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Military-leave suit targets law firm

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The U.S. Department of Justice says an Indianapolis law firm wrongfully refused to re-employ a staff attorney who'd returned from serving in Iraq as a member of the Indiana Army National Guard.

Filing a four-page suit Monday in the U.S. District Court, Southern District of Indiana, Indianapolis Division, the DOJ is suing on behalf of Mt. Vernon resident and National Guardsman Matthew B. Jeffries who now works as a bankruptcy attorney in Evansville. The suit accuses Indianapolis law firm Mike Norris & Associates of violating the Uniformed Services Employment and Reemployment Rights Act of 1994, which requires those who leave their jobs to serve in the U.S. military be timely re-employed by their civilian employers in the same or comparable position that they would have held if they hadn't left to serve their country.

Jeffries was called to active duty in February 2003 and deployed at the beginning of the Operation Enduring Freedom in Iraq. Returning in April 2004 with an honorable discharge, he contacted Mike Norris & Associates about returning to his job and the firm refused to re-employ him, the suit alleges. Jeffries filed a complaint with the Department of Labor's Veterans' Employment and Training Service (VETS), which investigated, determined the claim had merit, and referred the matter to the justice department.

Jeffries couldn't be reached at his Evansville office Tuesday morning, and Norris declined to comment on the allegations. His counsel, Indianapolis attorney Dan Emerson at Bose McKinney & Evans, said he wasn't aware that his client had been served the complaint yet and that it would premature to comment before that happens.

More than three dozen of these USERRA cases have been filed nationally since the start of the Iraqi war in 2003, including six this year, according to the DOJ employment litigation section Web site. One filed Feb. 27, 2009, in Dayton, Ohio, involved Indiana National Guardsman Kevin Stenger, who was put in a lower position after returning from a two-week annual military training to his job at industrial electrical contractor Wagner Industrial Electric. Instead of getting his previous position of foreman, Stenger was given the spot of journeyman and received a lower salary, fewer responsibilities, and less overtime opportunity. That suit remains pending.

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  1. Good riddance to this dangerous activist judge

  2. What is the one thing the Hoosier legal status quo hates more than a whistleblower? A lawyer whistleblower taking on the system man to man. That must never be rewarded, must always, always, always be punished, lest the whole rotten tree be felled.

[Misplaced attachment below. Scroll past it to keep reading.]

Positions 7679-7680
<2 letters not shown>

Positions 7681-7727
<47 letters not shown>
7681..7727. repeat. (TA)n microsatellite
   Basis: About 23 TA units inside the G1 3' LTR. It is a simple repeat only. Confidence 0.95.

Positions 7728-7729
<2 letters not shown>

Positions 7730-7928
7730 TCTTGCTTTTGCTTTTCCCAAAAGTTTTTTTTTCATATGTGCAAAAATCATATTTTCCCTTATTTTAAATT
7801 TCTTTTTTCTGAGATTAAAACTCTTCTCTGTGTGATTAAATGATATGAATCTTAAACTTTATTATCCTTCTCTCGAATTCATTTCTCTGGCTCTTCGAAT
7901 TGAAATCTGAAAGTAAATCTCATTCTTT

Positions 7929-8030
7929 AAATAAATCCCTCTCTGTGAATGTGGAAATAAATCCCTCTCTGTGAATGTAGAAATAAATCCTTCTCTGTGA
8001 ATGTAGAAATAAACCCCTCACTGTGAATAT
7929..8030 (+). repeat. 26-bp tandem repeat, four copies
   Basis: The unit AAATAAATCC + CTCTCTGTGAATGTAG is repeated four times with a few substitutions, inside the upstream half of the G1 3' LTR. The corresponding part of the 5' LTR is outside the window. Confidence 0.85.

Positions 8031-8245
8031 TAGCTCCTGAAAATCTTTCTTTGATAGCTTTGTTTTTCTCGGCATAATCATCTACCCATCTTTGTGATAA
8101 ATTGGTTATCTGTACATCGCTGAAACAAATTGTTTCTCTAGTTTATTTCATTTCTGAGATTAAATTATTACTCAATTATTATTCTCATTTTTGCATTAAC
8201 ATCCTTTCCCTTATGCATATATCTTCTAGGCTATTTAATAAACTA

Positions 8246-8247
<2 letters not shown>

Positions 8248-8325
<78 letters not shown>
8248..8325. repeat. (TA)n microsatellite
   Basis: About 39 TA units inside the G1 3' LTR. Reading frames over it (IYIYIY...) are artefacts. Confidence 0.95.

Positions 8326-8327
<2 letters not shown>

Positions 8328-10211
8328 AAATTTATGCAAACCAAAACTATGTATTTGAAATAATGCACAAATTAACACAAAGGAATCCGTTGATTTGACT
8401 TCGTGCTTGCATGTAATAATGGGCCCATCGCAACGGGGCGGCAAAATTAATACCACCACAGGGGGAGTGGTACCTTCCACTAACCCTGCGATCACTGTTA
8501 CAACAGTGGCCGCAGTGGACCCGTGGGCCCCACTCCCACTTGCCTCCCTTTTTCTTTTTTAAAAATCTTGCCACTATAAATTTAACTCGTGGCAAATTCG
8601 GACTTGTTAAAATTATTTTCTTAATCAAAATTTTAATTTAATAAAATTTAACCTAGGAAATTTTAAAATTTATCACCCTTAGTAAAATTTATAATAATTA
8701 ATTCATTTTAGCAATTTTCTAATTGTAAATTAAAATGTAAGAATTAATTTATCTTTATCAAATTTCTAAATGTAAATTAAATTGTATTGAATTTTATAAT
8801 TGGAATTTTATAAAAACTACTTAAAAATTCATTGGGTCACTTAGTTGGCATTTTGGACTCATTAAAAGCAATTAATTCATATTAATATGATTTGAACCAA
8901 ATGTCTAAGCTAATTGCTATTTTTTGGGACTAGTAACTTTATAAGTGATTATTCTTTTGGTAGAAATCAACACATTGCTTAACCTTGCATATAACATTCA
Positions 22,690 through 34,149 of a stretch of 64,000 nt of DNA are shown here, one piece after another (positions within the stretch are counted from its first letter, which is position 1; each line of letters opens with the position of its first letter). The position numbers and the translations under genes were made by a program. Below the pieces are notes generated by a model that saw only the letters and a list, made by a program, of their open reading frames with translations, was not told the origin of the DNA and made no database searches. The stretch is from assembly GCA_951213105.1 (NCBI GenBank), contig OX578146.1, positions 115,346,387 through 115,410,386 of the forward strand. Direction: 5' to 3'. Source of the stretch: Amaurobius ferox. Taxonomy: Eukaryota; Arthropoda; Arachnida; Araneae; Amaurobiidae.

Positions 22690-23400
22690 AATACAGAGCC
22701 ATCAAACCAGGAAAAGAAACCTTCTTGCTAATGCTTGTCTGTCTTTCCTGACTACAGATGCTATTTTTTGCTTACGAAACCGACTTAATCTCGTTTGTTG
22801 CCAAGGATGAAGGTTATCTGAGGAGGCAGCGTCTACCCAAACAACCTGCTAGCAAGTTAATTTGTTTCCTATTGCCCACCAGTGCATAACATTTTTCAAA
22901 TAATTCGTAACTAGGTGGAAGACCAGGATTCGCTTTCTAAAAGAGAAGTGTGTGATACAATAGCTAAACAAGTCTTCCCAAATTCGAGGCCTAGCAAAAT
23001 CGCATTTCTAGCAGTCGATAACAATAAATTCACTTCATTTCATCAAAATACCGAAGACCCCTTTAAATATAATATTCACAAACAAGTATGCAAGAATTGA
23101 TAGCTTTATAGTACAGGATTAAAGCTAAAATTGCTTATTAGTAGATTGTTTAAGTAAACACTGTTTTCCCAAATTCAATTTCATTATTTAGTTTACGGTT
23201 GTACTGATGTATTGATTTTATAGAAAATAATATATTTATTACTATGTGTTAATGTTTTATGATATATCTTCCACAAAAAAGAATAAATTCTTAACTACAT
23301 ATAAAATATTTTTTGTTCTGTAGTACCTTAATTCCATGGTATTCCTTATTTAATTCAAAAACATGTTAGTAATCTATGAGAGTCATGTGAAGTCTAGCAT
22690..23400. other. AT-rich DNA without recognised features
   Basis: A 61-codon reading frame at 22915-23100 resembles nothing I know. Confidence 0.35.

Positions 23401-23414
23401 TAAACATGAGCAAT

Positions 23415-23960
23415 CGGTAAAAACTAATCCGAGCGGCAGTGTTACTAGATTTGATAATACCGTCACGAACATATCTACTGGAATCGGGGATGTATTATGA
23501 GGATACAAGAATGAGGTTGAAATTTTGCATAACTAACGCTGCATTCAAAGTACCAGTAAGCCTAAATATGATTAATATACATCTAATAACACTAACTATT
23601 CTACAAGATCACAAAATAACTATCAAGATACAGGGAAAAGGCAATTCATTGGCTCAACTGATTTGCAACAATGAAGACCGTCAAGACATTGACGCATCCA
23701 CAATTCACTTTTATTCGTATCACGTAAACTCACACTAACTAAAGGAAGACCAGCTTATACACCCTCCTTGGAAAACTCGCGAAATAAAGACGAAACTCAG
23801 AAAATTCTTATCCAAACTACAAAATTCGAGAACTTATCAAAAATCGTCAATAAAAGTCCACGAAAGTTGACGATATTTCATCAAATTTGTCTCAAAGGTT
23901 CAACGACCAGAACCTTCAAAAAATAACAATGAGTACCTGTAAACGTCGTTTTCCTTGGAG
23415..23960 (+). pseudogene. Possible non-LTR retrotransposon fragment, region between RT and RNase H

3. I want to post this to keep this tread alive and hope more of David's former clients might come forward. In my case, this coward of a man represented me from June 2014 for a couple of months before I fired him. I knew something was wrong when he blatantly lied about what he had advised me in my contentious and unfortunate divorce trial. His impact on the proceedings cast a very long shadow and continues to impact me after a lengthy 19 month divorce. I would join a class action suit.

  4. The dispute in LB Indiana regarding lake front property rights is typical of most beach communities along our Great Lakes. Simply put, communication to non owners when visiting the lakefront would be beneficial. The Great Lakes are designated navigational waters (including shorelines). The high-water mark signifies the area one is able to navigate. This means you can walk, run, skip, etc. along the shores. You can't however loiter, camp, sunbath in front of someones property. Informational signs may be helpful to owners and visitors. Our Great Lakes are a treasure that should be enjoyed by all. PS We should all be concerned that the Long Beach, Indiana community is on septic systems.

  5. Dear Fan, let me help you correct the title to your post. "ACLU is [Left] most of the time" will render it accurate. Just google it if you doubt that I am, err, "right" about this: "By the mid-1930s, Roger Nash Baldwin had carved out a well-established reputation as America’s foremost civil libertarian. He was, at the same time, one of the nation’s leading figures in left-of-center circles. Founder and long time director of the American Civil Liberties Union, Baldwin was a firm Popular Fronter who believed that forces on the left side of the political spectrum should unite to ward off the threat posed by right-wing aggressors and to advance progressive causes. Baldwin’s expansive civil liberties perspective, coupled with his determined belief in the need for sweeping socioeconomic change, sometimes resulted in contradictory and controversial pronouncements. That made him something of a lightning rod for those who painted the ACLU with a red brush." http://www.harvardsquarelibrary.org/biographies/roger-baldwin-2/ "[George Soros underwrites the ACLU' which It supports open borders, has rushed to the defense of suspected terrorists and their abettors, and appointed former New Left terrorist Bernardine Dohrn to its Advisory Board." http://www.discoverthenetworks.org/viewSubCategory.asp?id=1237 "The creation of non-profit law firms ushered in an era of progressive public interest firms modeled after already established like the National Association for the Advancement of Colored People ("NAACP") and the American Civil Liberties Union ("ACLU") to advance progressive causes from the environmental protection to consumer advocacy." https://en.wikipedia.org/wiki/Cause_lawyering

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